Joint pain is an extremely common complaint with an almost intimidatingly broad differential diagnosis; a systematic approach is key to the proper workup of these patients. An essential first step is determining the exact joints which are involved; note that in this specific patient, the pain is localized to the large joints of the right lower limb. When assessing pain in the large joints of the lower limbs, a key point which should be kept in mind is that pain in the hip can be referred to the knee (and at times even perceived as only involving the knee). Evaluation of this patient's right knee joint reveals no evidence of inflammation or swelling, while all active and passive movements are unrestricted. This essentially rules out pathology of the knee. On the other hand, pathology of the hip joint is quite likely; in particular, anterior hip pain is classically associated with intra-articular pathology. Note also the coxalgic gait; this shifts the patient's center of gravity, so as to lessen the forces that act upon the acetabulofemoral joint; it is characteristic of hip pathology. Following identification of the specific joint involved, the next step should be close assessment of the specific characteristics of the pain, including the location, onset, and duration. This patient's pain is localized to the anterior hip; thus, key pathologies to consider include fractures of the proximal femur, iliopsoas bursitis, tendinitis of the hip flexors, acetabular labral tears, osteoarthritis, osteonecrosis (avascular necrosis), inflammatory arthritis, septic arthritis, and tuberculous arthritis. Note also that the pain was insidious in onset, and has persisted for an extended period of time; this argues against septic arthritis, where symptoms are typically florid and rapid in onset. The absence of previous trauma argues against a fracture, although stress fractures cannot be ruled out; iliopsoas bursitis, hip flexor tendinitis, and hip labral tears are typically encountered in athletes, as a consequence of overuse or sports injury. Inflammatory arthritis is also clinically less likely, as there is no pain at rest, or relief/reduction of pain with activity. Neither is tuberculous arthritis likely, as there is no history of immunocompromise, or a contact history with tuberculosis. However, osteoarthritis is a definite possibility (although this is less common in patients under the age of 40); this could either be primary, or secondary to another disease process. Note that when considering secondary osteoarthritis in a patient of this age, the possibility of old Legg-Calve-Perthes' disease should be kept in mind; this often causes only transient symptoms during childhood, which the patient may not recall unless explicitly prompted. Osteonecrosis (avascular necrosis) is an even stronger possibility; note in particular that alcoholism is a major risk factor for the condition. The next step in his workup should be targeted investigations, starting with plain radiographs showing an anteroposterior view of the pelvis and a frog-leg lateral view of the symptomatic hip; it would also be prudent to obtain an x-ray of the right knee as well. Note that the radiographs reveal sclerotic and lytic lesions of the right femoral head, along with partial subchondral collapse and narrowing of the joint space; this appearance is highly suggestive of osteonecrosis of the femoral head. A follow up magnetic resonance imaging (MRI) study confirms these findings; note also that this indicates stage V osteonecrosis, as per the Steinberg classification (i.e. early collapse of the femoral head). Once femoral head collapse has taken place, total hip arthroplasty (THA) is the preferred technique of management. Core decompression is mainly useful in early disease (i.e. before collapse has occurred). Glucocorticoid therapy is a risk factor for osteonecrosis, and is contraindicated here; nor is there any indication for immediate antibiotic therapy.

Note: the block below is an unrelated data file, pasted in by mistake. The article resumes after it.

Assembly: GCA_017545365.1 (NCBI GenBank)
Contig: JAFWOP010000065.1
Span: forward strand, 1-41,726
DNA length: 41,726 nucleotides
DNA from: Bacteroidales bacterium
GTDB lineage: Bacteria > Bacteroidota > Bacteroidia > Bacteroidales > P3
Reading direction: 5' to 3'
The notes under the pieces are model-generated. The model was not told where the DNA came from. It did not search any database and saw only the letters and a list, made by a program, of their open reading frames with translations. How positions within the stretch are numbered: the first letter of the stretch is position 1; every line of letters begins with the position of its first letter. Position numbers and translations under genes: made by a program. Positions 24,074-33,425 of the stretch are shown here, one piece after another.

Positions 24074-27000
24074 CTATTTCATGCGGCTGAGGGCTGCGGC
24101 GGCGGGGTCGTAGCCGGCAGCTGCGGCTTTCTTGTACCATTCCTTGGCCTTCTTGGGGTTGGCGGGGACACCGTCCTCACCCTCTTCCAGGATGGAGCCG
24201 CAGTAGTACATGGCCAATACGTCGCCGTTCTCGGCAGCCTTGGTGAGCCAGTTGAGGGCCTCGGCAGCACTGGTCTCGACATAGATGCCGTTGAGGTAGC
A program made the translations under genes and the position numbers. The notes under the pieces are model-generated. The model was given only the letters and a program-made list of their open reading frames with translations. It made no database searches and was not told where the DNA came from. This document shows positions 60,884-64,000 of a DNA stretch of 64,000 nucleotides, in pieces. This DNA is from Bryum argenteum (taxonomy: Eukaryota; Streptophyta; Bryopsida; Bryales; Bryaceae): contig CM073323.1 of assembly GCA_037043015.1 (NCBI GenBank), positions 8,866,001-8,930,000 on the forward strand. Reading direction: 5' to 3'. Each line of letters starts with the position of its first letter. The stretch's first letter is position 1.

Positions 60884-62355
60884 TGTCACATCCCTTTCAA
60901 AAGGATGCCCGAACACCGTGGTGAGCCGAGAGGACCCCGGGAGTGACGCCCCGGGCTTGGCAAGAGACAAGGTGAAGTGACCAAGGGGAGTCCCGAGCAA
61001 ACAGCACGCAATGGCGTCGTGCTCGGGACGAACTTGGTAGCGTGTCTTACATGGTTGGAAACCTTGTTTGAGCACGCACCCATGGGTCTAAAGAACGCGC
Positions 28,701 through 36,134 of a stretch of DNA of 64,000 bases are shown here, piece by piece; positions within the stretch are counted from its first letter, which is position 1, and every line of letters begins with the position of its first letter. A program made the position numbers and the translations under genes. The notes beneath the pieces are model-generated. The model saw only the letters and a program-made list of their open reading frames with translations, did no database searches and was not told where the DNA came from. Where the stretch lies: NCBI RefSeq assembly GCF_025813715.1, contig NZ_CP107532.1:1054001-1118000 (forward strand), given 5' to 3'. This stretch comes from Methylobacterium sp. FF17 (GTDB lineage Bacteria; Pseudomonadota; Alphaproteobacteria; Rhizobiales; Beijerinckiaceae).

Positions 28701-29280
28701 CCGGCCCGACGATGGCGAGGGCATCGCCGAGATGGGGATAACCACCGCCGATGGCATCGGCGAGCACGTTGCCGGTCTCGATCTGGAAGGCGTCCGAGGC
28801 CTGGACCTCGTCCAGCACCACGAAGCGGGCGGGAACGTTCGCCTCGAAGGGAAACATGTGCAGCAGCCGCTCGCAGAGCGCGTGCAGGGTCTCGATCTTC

Osteonecrosis (which is also known as aseptic or avascular necrosis) is defined as death of bone cells and bone marrow secondary to the loss of blood supply. In the United States, between 10,000 and 20,000 cases are reported annually; the condition accounts for 5% to 12% of all total hip replacements performed each year. Overall, it is most common between the 3rd of 5th decades of life, with a male preponderance. Osteonecrosis can be associated with traumatic or non-traumatic insults to femoral head blood supply. Traumatic insults include displaced fractures and dislocations of the hip; the two most common risk factors for atraumatic osteonecrosis are corticosteroid therapy and alcohol consumption. The pathophysiology of alcohol-induced osteonecrosis is not completely understood as of writing. Proposed mechanisms include increased accumulation of lipids inside the osteocytes of the femoral head resulting in compression of their nuclei, and/or the direct toxic effects of alcohol on osteocytes causing chronic cellular lesions that are unable to heal. The ultimate outcomes are cell death and eventual collapse of the femoral head. The mechanism of steroid induced osteonecrosis is also believed to be due to changes in lipid metabolism within the femoral head. Note also that connective tissue disorders, vascular disorders, vasculitis and orthopedic conditions such as developmental dysplasia of the hip, congenital hip dislocation, hereditary dysostosis, Legg-Calve-Perthes' disease, and slipped capital femoral epiphysis may also cause osteonecrosis. Up to 10% to 20% of cases have no identifiable cause and are classified as idiopathic. Osteonecrosis can present with many different clinical manifestations; in some cases, it may be clinically silent. The chief presenting complaint is pain, often localized to the anterior hip or groin, and occasionally to the ipsilateral buttock or knee. Physical examination typically reveals pain with both active and passive motion of the affected hip, and a coxalgic gait. Pain with internal rotation, clicking of the hip, and a reduced range of motion are signs that the femoral head has collapsed. Note that a complete evaluation of the contralateral hip should always be undertaken, as 40% to 80% of cases are bilateral. Anteroposterior and lateral ('frog-view') hip x-rays are important first-line investigations. However, as bone remodeling is relatively slow, there may be no x-ray changes in early disease. Magnetic Resonance Imaging (MRI) is considered the current gold standard diagnostic study, and shows a sensitivity and specificity of 99%; it can detect changes as early as 5 days after the initial insult. Bone scans may also detect early remodeling, but can be misleading, with a 25% to 45% false negative rate. Over 16 major classification systems are used to stage osteonecrosis. These include the Ficat classification, which uses x-ray appearances; and the Steinberg system which also uses information from MRIs and bone scans. Treatment options for Osteonecrosis include medical and physical measures and operative techniques. In general, in the early stages of the disease, prophylactic measures are instituted to prevent further progression, while in the latter stages, a reconstructive procedure is the treatment of choice. Physical treatment options include the use of raised shoes, walking aids, the avoidance of squatting positions and preferable adoption of a sitting position. Medical treatment options include bisphosphonates to reduce osteoclast activity, lipid-lowering drugs to correct the altered lipid metabolism, and vasodilators to reduce intraosseous pressure. Other novel techniques which are still being evaluated include extracorporeal shock wave therapy, pulsed electromagnetic therapy, and administration of hyperbaric oxygen. The surgical management of osteonecrosis can be divided into head-preserving procedures (core decompression and resurfacing) and arthroplasty. Patients who are pre-collapse are generally treated with head-preserving procedures; these include core decompression, and limited femoral resurfacing. Core decompression involves drilling a single large hole in the femoral head. This reduces the intraosseous pressure in the femoral head and promotes new bone formation and angiogenesis. Limited femoral resurfacing can be used in late to mid collapse to salvage the femoral head provided there is no acetabular involvement. In younger patients, the above techniques have several potential advantages, including preservation of femoral bone stock, low dislocation rates, simplicity of revision, and deferral of total hip arthroplasty. In patients who have experienced collapse of the femoral head and/or arthritis arthroplasty is generally preferred. Total hip arthroplasty (THA) is the single treatment with the highest likelihood of providing excellent early pain relief and good functional outcome. However, it sacrifices more host bone and narrows future operative options. Relative contraindications to the procedure include the younger patient in whom head preserving options may be more appropriate, and individuals who may be at risk of recurrent dislocation, such as alcoholics. Note also that in all patients, modifiable risk factors, such as alcohol abuse, should be assessed and treated as appropriate.